The Painful Truth About Niching and Narrowing Your Focus


Recently, I was sick and it got me thinking about the importance of diversifying. I believe it’s important for everyone not just for new Voice Over artists or those wanting to explore Voice Over… but for everyone who is wanting to have a better handle on creating happiness in their lives.

Whether it’s in your interests, friendships, or streams of income. Whatever it is try and have a couple of different things within that bucket. 

This is a philosophy I live by and while I was sick this rang true for me more than ever… because as you can imagine, while I was sick, I couldn’t audition, and all I could think of was how lucky I am to have other things I could count on to make up for my Voice Over income. 

The concept of diversifying your portfolio is something that is crucial to apply and expand in all areas of our lives.  Having multiple hobbies, friends, streams of income, or even niches, is what enables us as human beings to be more resilient when we’re going through a tough time or experiencing a loss in our lives.


Because we often forget, people and things come and go in and out of our life and get wrapped up in focusing on things we have no control over. Sometimes we get extremely focused on just one thing, we forget the other parts of ourselves and things and people we love and value.  

In marketing, you’ll frequently hear people talk about the importance of niching down or the value on focusing on one thing. And there are definitely valid points to this… I won’t argue with that 

However, when you put all your eggs in one basket with anything in life and, things change. And that ‘person’, or ‘thing’ that was giving you happiness or fueling your life with some purpose, attaching your self-worth or value to is no longer there whether it’s temporarily or permanently, you’re screwed.

For example, if we go into a recession, and all the business in your niche is going out of business, you’re in trouble.

If you love playing soccer, or love dancing and you injured your foot and have no other hobbies, to substitute for how you spend your downtime doing something that you enjoy you’ll feel really depressed.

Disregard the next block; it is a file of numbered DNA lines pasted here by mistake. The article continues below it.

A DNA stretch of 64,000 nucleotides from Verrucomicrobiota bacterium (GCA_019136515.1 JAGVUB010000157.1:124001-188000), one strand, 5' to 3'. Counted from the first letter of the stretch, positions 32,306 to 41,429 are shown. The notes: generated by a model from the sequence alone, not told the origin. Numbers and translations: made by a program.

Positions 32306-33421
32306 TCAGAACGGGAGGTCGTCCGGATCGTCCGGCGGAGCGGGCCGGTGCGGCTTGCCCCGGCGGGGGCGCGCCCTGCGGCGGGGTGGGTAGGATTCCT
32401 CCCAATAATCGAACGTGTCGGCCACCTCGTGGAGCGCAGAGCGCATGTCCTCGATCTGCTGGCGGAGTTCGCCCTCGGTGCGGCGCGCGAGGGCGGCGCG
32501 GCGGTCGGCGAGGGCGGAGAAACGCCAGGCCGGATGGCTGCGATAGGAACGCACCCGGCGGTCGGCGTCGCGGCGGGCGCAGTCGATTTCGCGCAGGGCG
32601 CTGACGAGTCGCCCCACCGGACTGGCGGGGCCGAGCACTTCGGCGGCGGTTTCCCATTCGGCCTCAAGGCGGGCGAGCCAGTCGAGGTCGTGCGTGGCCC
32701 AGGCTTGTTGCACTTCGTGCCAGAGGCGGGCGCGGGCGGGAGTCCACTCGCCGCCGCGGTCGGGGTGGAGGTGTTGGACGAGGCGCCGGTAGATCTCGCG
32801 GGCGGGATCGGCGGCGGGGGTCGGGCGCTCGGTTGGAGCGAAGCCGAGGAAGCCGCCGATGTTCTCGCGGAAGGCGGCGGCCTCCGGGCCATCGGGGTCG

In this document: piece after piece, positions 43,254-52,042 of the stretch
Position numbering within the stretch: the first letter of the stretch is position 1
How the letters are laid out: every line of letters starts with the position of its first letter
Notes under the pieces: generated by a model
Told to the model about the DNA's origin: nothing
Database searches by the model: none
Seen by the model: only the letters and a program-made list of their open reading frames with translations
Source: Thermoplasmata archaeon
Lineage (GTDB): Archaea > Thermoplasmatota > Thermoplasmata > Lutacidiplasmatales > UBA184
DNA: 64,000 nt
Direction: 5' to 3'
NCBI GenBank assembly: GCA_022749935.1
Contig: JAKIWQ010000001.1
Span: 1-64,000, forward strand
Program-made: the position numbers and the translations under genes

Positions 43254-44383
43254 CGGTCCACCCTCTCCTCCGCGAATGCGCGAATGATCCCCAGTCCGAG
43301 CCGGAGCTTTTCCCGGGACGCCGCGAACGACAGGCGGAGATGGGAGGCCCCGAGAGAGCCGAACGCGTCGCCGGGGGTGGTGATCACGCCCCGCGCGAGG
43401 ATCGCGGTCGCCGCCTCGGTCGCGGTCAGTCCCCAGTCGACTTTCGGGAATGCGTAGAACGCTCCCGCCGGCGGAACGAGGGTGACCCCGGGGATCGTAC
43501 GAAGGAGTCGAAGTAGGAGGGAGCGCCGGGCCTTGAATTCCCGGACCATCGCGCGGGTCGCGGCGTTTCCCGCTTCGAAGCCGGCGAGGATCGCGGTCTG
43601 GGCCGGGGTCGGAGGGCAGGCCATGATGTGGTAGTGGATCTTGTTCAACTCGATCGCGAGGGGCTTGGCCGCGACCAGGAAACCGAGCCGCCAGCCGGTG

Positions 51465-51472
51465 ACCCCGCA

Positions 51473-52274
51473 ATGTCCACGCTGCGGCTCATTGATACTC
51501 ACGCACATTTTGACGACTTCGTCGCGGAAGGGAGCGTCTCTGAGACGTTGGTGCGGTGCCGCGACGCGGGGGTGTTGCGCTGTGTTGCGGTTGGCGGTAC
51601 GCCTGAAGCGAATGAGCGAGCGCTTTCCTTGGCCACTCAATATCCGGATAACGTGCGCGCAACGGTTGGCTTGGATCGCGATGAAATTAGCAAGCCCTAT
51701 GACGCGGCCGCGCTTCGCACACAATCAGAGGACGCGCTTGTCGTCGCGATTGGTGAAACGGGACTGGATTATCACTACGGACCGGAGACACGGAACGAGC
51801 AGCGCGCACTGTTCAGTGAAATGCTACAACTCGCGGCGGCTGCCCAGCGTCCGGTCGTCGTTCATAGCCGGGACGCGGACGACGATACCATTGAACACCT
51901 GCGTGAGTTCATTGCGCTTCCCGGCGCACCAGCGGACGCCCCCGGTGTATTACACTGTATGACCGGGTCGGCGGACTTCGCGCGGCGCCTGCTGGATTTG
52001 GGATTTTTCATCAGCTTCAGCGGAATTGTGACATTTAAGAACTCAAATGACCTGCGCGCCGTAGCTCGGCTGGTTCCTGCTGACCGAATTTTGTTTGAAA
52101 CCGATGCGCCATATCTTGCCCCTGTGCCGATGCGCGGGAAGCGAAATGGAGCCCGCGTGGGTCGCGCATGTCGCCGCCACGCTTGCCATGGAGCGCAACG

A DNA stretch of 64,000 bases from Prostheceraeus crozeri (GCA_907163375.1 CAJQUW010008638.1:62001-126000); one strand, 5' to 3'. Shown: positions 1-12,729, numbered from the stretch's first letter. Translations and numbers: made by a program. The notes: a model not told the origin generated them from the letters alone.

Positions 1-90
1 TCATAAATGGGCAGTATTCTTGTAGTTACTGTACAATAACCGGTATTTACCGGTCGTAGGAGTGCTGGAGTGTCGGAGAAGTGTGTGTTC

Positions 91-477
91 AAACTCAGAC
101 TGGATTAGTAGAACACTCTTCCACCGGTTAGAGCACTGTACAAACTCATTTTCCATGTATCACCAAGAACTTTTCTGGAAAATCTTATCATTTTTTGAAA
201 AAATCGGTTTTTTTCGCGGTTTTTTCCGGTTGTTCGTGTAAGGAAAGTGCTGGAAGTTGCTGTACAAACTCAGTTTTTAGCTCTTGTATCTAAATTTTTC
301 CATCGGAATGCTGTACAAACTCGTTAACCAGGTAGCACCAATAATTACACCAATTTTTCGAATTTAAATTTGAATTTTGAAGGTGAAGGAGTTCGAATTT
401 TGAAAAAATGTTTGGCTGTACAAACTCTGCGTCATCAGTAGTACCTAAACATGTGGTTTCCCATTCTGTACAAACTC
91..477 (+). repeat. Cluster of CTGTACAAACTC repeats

If you’re busy only being a parent to your children, and pride yourself as the caregiver and start to lose other parts of your identity, be it a spouse, friend, (insert job title), and forget about your interests, you’ll feel lonely when your children are all grown up and have their own lives. It may take you longer to rediscover your passions and interests and adjust to life as an empty nester.   

Mark Manson, the author of The Subtle Art of Not Giving a Fuck wrote an article on Diversify your Identity that is worth checking out.

He quotes Tim Ferris and it sums up the importance of diversification beautifully.

When you have money, it’s always smart to diversify your investments. That way if one of them goes south, you don’t lose everything. It’s also smart to diversify your identity, to invest your self-esteem and what you care about into a variety of different areas—business, social life, relationships, philanthropy, athletics—so that when one goes south, you’re not completely screwed over and emotionally wrecked.

So I want you to ask yourself:

  1. What area of your life have you been investing too much in lately? 
  2. What part of your identity do you find yourself taking on the role of primarily? 
  3. What areas of your life, identity, and relationships might you be neglecting and would like to make more room for?
  4. How can you diversify yourself more?

Don’t put your emotional well-being at risk.  Branch out a little bit.  It’ll help lessen the void and challenges you have to go through when life doesn’t go your way. Diversify. Have a backup to soften the blow and make it easier to cope with difficult changes in your life.

Photo by: Mohamed Nohassi




Want to Explore Voiceover?

Access the FULL 7 Steps to Get Started in your Voiceover Journey & More! Starting from Scratch 


On Key

Related Posts